The fact that a law enforcement official gave the defendant the opportunity to commit a crime does not, by itself, constitute entrapment. Entrapment will be determined based on both the defendant’s reaction to the opportunity and the law enforcement officer’s reaction to the defendant’s reaction. In other words, if the law enforcement officer gives the defendant the opportunity to commit a crime and the defendant responds to the opportunity, this indicates a predisposition to commit the crime, and entrapment is not likely to be available to the defendant. If, however, the defendant repeatedly refuses the opportunity and only agrees to commit the crime after the law enforcement officer has offered the opportunity repeatedly, entrapment will be available to the defendant, and it will most likely succeed in protecting him from a conviction. For example:
1) Fred, a law abiding citizen, is walking home from work one afternoon when Wilma, a prostitute, approaches him and offers her services for the price of fifty dollars. Fred has never used the services of a prostitute before, but he decides to give it a try and he takes Wilma up on her offer. Wilma leads Fred to a nearby motel room and, once inside, she identifies herself as an undercover police officer and arrests Fred. In this situation, an entrapment defense will probably not be available to Fred because Fred responded readily to the opportunity to commit this crime. Therefore, although Wilma provided Fred with the opportunity to commit the crime, she did not induce him to do it.
2) Fred, a law abiding citizen, is walking home
from work one day when Wilma, a prostitute, approaches him and offers
him her services for the price of fifty dollars. Fred tells Wilma he
is not interested and continues walking. Over the next several blocks
Wilma follows Fred and repeatedly offers her services to him, which
Fred repeatedly rejects. However, after a few minutes, Wilma’s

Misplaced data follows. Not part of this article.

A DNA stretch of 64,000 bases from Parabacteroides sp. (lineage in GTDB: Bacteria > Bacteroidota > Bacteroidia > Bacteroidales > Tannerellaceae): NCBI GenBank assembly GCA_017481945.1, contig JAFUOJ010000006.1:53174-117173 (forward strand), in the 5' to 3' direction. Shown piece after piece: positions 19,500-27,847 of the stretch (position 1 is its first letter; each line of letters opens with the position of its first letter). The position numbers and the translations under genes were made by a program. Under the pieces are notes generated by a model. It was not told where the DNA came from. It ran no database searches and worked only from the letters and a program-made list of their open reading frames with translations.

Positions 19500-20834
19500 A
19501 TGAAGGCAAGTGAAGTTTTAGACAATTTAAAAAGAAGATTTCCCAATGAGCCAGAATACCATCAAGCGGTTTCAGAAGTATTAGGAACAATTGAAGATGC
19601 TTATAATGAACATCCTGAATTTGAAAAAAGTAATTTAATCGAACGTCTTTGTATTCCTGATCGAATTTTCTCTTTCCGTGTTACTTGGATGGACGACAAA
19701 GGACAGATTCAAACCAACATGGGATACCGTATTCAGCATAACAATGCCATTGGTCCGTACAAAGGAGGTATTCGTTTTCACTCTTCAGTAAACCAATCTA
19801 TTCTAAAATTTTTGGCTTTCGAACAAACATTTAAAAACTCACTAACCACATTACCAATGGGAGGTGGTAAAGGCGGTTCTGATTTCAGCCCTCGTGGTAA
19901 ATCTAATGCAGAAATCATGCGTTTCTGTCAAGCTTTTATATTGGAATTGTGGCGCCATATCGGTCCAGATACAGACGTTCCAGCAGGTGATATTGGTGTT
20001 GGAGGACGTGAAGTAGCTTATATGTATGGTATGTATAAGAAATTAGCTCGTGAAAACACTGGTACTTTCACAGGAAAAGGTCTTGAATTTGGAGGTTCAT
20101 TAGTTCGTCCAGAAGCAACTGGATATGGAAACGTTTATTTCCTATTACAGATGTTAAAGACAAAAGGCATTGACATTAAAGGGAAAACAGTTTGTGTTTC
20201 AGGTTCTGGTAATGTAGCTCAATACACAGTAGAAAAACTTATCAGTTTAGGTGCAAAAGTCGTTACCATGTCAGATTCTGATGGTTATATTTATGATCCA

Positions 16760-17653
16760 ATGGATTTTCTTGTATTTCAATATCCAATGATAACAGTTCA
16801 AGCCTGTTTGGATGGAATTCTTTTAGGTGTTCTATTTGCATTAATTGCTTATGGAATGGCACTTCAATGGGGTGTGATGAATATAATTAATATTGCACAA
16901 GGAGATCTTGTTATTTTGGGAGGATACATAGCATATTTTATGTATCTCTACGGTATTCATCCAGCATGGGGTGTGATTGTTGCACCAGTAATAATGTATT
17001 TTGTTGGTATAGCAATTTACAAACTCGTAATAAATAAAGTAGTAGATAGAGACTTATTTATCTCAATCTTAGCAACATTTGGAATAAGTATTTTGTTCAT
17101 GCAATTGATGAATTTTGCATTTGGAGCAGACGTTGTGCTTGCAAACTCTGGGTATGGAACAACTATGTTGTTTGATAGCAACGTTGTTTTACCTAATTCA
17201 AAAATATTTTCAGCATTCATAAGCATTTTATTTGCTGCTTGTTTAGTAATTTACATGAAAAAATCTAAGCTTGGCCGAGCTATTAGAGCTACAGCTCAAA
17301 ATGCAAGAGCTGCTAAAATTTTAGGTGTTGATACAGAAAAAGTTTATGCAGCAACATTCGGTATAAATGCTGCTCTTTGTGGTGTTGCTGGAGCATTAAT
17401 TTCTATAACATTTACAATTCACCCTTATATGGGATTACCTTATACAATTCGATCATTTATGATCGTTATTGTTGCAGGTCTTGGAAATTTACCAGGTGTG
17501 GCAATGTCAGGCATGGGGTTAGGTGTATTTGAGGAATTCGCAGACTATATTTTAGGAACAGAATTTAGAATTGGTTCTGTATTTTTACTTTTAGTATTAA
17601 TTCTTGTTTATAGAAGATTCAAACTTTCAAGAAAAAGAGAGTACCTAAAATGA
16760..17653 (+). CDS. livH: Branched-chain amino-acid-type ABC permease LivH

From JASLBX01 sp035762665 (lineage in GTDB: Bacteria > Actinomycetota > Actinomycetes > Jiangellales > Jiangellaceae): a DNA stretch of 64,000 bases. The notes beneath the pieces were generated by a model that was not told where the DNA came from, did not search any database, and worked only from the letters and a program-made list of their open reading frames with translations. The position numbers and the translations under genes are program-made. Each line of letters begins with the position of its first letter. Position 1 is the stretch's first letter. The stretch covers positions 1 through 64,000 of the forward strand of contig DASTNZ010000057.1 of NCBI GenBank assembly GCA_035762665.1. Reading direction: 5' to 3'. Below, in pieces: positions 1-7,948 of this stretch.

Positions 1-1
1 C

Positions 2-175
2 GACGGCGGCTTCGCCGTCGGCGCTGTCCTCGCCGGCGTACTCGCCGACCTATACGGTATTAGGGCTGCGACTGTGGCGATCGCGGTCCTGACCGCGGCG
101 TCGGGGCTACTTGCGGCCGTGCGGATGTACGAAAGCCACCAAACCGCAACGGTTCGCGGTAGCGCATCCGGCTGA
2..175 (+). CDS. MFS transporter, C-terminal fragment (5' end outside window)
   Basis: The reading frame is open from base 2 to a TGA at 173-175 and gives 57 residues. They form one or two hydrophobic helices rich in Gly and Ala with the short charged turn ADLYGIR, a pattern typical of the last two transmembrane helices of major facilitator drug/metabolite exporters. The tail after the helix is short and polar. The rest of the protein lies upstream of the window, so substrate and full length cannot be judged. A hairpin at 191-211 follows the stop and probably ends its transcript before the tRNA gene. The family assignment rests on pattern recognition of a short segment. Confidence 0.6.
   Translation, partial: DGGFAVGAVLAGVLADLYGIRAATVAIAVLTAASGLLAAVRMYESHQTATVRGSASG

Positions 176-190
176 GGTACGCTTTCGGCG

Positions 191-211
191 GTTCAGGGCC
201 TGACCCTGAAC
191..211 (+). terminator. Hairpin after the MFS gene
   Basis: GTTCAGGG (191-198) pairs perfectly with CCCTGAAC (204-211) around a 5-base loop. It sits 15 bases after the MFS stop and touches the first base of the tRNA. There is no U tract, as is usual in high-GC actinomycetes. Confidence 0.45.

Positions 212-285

repeated offers pique Fred’s curiosity and he decides to give
it a try. Wilma then leads Fred to a nearby motel room and once inside
she identifies herself as an undercover police officer and arrests Fred.
In this case, Fred will have the entrapment defense at his disposal
because Wilma repeatedly requested that Fred commit the crime and it
was only after several rejections by Fred that Wilma succeeded in getting
him to actually
As far as the burden of proof is concerned, under the traditional approach, if a defendant tried using entrapment as a defense, the burden of proof was on the defendant to establish that he was induced to commit the crime by a law enforcement officer. However, once the defendant proved inducement, the prosecution then had the burden of proving beyond a reasonable doubt that the defendant was, in fact, predisposed to commit the crime.
Some jurisdictions have abandoned the traditional subjective approach to entrapment and use a more objective approach which ignores the defendant’s frame of mind when he committed the crime and focuses more on the conduct of the law enforcement official. Under this test, the court will allow a defense of entrapment if the defendant committed his offense as a result of activity by a law enforcement official that was likely to induce a reasonable person to commit a crime. Thus, the determination of whether entrapment is available is based solely on the conduct of the law enforcement official. If the conduct is such that it would have induced a reasonable person to commit a crime, the defendant will be able to use the entrapment defense even if he is predisposed to commit the crime and even if he responded readily to the opportunity to commit the crime when it was given to him. This test has been adopted by the Model Penal Code.
In jurisdictions that apply this objective test
to determining entrapment, the burden of proof is on the defendant to
show that he was entrapped.